We were up early this morning and made our way through Arakoon Park to Little Bay and on into Hat Head National Park traversing the Smoky Cape Range. It's novel for me to have someone to take photos of and to have photos taken of me, so I was more snap happy even than usual.
We chose this section of the walk for Nathan to join me because it is mountainous and richly forested, Nathan's favourite things. This was great for me because Nath was happy to carry more than half the water up the hills and pointed out many interesting facts about the plant communities along the way. The most amazing thing was seeing delicate tree ferns and staghorns on easterly facing slopes with the wide blue ocean in full view. How these rainforest plants cope with the salt spray is a mystery. It might have been the height of the mountain we were climbing that protected them, Little Smoky mountain is 200 meters above sea level and we were well over half way up at that point.
We also walked past this amazing Grass Tree, in the photo above, with 7 active branches and two broken ones. These trees grow incredibly slowly so this one must be hundreds of years old if not thousands. Strangely enough with all this lushness there were almost no birds. It wasn't until we were back in the heath that we heard many birds again.
We had an option at one point to save ourselves some effort and skip Gap Beach, but, it was calling to us and we couldn't resist. The beach is fringed with tall Bangalow Palm groves and the beach itself is a gem. Neither of us were sorry we made the effort and a swim in the warm waters revived us for the 100 meters return climb straight up the mountain.
We then followed a path along the contour of 311 meter Big Smoky. It was a very narrow path that in many places has been cut out of rock with precipitous slopes above and below. It looked like it had been made in a generation less concerned with OH&S and may have been more handywork of the convicts and interns of Trial Bay. In one section Nath noticed all the large Blackbutt Eucalypts were dead and saplings he guessed to be a decade old were thick around the bases of the old tree carcasses. We found out later that a major fire occurred here in 2001.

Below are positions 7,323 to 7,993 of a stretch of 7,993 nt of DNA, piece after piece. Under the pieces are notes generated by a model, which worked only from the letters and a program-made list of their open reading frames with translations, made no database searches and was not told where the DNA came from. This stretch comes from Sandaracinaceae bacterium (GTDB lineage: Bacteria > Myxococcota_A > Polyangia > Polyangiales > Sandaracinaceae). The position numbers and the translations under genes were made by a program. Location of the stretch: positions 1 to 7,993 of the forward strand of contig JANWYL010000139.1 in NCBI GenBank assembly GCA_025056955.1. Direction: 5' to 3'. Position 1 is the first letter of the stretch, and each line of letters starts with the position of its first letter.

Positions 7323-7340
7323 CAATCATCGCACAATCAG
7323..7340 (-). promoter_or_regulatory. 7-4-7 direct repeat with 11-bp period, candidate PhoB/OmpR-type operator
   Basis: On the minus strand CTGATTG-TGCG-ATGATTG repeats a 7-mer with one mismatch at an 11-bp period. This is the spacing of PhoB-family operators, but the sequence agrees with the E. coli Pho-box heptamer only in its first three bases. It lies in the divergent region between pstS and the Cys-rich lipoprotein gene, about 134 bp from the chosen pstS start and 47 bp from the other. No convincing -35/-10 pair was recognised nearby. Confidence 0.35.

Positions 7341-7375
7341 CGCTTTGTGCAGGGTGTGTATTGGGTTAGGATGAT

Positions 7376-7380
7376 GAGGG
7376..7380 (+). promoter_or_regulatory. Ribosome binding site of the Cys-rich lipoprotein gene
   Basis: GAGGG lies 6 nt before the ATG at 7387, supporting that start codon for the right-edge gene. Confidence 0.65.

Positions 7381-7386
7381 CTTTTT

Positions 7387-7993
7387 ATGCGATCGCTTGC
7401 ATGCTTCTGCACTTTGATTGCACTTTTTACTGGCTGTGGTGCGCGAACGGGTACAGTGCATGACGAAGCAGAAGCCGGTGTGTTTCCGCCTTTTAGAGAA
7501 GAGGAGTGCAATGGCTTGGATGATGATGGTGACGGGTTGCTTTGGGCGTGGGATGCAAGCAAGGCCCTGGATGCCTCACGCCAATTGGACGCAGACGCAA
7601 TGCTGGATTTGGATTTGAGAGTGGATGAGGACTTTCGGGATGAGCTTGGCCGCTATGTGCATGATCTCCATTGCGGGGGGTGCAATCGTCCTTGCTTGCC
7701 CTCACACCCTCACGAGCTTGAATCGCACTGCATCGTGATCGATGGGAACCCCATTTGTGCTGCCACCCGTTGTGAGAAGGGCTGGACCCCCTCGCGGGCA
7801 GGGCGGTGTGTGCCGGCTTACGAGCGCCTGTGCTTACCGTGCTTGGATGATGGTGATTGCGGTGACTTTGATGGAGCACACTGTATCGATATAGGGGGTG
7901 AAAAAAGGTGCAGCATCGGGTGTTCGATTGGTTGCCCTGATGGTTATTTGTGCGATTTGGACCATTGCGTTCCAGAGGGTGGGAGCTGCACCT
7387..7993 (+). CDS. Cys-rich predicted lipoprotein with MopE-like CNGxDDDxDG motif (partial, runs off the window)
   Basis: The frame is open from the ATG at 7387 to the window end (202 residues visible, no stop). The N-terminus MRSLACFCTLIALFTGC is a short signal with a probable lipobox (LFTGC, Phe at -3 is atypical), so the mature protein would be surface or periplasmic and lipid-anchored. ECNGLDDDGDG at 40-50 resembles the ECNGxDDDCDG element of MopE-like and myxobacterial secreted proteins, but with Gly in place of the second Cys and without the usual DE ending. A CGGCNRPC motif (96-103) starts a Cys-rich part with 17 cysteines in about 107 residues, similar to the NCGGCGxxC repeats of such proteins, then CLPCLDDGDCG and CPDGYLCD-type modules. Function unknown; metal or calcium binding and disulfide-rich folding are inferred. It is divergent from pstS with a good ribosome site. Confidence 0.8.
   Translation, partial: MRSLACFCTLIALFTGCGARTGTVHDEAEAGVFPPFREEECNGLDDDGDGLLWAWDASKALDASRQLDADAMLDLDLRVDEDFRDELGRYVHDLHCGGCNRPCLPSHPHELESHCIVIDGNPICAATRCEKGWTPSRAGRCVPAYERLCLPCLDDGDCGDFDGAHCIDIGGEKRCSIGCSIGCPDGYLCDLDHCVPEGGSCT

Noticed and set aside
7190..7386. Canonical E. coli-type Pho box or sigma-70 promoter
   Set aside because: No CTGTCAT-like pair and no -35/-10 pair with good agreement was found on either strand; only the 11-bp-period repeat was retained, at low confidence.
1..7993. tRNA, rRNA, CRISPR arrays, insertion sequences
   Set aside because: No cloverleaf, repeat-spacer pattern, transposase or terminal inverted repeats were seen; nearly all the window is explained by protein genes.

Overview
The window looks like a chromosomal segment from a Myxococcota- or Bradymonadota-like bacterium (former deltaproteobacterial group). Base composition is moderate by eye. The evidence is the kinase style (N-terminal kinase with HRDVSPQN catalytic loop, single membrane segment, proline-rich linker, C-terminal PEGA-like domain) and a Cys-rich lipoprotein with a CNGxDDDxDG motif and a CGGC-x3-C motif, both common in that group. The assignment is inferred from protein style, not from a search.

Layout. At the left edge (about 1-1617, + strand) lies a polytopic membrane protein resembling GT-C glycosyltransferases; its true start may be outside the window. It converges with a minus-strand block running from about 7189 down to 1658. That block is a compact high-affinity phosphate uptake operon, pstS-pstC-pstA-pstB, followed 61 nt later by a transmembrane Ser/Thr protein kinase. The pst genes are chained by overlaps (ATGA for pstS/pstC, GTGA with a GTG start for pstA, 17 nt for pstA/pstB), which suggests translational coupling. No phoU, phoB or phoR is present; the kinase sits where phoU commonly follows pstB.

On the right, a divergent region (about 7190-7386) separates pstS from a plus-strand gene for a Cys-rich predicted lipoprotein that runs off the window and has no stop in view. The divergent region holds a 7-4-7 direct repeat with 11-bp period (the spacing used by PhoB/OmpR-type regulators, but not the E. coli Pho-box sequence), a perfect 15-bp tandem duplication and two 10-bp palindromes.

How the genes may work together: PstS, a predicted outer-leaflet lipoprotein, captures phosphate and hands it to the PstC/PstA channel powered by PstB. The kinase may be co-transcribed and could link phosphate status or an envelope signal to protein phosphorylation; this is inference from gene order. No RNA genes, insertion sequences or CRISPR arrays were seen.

The convict path brought us to Smoky Cape and the highest lighthouse in NSW. Smoky Cape was named by Captain Cook as he passed by in 1770, the entry in his log reads ".....a point or headland on which were fires that caused a great quantity of smoke......". This may have been bushfire or probably fires of the Dunghutti people of the area for whom Big Smoky or Dhung Bandung is a sacred men's site of initiation. It's a small reminder of how the coast was well populated prior to the English moving in and how an entire people's existence was irrevocably altered.
Due to tricky light conditions I didn't take a single decent photo of it the lighthouse up close with my phone, just this one of Nath at the lighthouse base where we made lunch and the last photo looking north back to Smoky Cape from the beach below. So, I have to express in words how magical this spot is. Put it this way, I want to live here! The problem is the only house is already occupied by Pat and his wife (who's name I didn't catch) who run the Lighthouse B&B and cottage accommodation. There's a running joke that the males here do the light-house work and the females do the heavy-house work. Pat didn't seem to think that tradition was continuing now the lighthouse is automated. Pat generously let us fill our water bottles from the tank and took us on a guided tour, very nice it all is too! With magnificent views north to little crescent beaches and Green Island and south along the long curve of shoreline to Hat Head. Pat says the storms here are spectacular, I can imagine! We'll be back for a visit soon at the very least.
Nath and I made our way then down the road to South Smoky Beach where we camped in the dunes, well before dark!
Trial Bay to South Smoky Beach - 12km
Lifesabeachwalk total - 328km